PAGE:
Visiting Yosemite National Park Tips:
Here are a few essential Yosemite National Park tips to keep in mind when visiting.
Yosemite National Park has the Yosemite Valley Shuttle, which is free and saves you from worrying about parking. This is a great option, especially during the summer months to save time by not trying to compete for the very few parking spaces available in the park. This shuttle shows up at the different stops every ~10-30 minutes providing access to trails, lodges, campsites, and stops in the Yosemite Valley.
For those wanting to visit Yosemite National Park with dogs, dogs are only allowed in parking or paved areas, so only around the Yosemite Valley stops like Bridalveil and Yosemite Falls.
Yosemite National Park is in bear country. All food needs to be stored in a bear-proof case and NEVER leave food in the car. Before you visit, brush up on wildlife encounter safety, just in case you run into something unexpected.
You’ll want to plan ahead and check any road or trail closures during your visit. Research park information, road conditions, and trail closures before your visit. Check the park’s website and weather forecasts regularly.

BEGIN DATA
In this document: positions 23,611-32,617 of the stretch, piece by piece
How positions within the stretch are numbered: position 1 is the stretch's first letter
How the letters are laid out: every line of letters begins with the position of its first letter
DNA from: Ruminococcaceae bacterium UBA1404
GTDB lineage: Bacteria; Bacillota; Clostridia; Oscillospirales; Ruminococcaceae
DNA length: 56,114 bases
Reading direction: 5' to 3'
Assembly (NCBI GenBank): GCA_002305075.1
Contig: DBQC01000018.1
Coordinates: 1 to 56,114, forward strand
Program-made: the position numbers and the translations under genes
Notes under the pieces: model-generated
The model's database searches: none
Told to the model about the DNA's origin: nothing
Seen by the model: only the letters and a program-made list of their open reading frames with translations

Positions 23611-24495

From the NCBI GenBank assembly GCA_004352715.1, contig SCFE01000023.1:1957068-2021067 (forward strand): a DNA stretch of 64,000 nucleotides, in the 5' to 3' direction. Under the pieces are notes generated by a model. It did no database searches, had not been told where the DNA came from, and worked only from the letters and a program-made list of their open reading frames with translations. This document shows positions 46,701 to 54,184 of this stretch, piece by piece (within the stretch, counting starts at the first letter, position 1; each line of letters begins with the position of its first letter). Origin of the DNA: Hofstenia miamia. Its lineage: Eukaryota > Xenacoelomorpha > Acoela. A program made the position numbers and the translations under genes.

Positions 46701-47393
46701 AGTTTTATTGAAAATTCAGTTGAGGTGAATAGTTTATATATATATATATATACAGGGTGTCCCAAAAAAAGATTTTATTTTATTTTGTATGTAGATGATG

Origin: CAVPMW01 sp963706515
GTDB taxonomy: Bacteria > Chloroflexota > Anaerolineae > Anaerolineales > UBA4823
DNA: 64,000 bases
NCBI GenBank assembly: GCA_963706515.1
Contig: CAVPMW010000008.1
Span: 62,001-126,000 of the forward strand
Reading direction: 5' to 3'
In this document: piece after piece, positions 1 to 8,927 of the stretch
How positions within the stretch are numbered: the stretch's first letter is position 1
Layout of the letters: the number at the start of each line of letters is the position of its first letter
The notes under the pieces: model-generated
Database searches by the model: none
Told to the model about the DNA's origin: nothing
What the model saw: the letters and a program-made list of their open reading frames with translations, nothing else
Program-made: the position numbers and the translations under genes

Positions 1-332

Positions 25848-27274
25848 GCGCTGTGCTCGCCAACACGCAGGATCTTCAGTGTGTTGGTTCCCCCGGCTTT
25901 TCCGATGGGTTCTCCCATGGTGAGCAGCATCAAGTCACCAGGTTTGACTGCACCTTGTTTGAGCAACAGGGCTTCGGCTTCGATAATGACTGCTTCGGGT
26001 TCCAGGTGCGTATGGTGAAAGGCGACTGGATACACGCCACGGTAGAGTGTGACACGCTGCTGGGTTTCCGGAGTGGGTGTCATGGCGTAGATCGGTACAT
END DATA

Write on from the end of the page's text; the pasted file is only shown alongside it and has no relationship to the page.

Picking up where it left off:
If you want to camp or stay at the lodging options inside Yosemite National Park you’ll want to secure lodging or camping reservations in advance. Yosemite has limited accommodations and if you’re booking last minute you might want to look into options like spending your time in Tuolumne County and driving into the park.
Always follow the Leave No Trace principles. Pack out all trash, stay on designated trails, and respect wildlife.
General waterfall safety is required. Yosemite’s waterfalls are stunning but can be dangerous. Stay on marked trails and platforms, and never climb or swim near waterfalls. Fatal Waterfall accidents happen regularly in the park. Please use extra caution around rivers and waterfalls in the park.
If backpacking or planning to do hikes that require permits like Half Dome, you will need to plan and obtain the necessary wilderness permits. Yosemite’s wilderness is stunning but requires preparation and knowledge.
What To See In Yosemite National Park
Hands down, the top thing to do in Yosemite National Park is taking in all the picturesque, natural beauty of the landscape.
And Glacier Point, which is a viewpoint on the south wall above Yosemite Valley, comes in strong with absolutely stunning scenery. With an elevation of about 7,200 feet, it provides you with a sheer drop-down view into the Yosemite Valley.
From here you can enjoy views of Yosemite Valley, Half Dome, Yosemite Falls, and the Vernal and Nevada Falls. Make sure you stay for the sunsets, where gleamy streaks of pink and orange glaze the blue sky.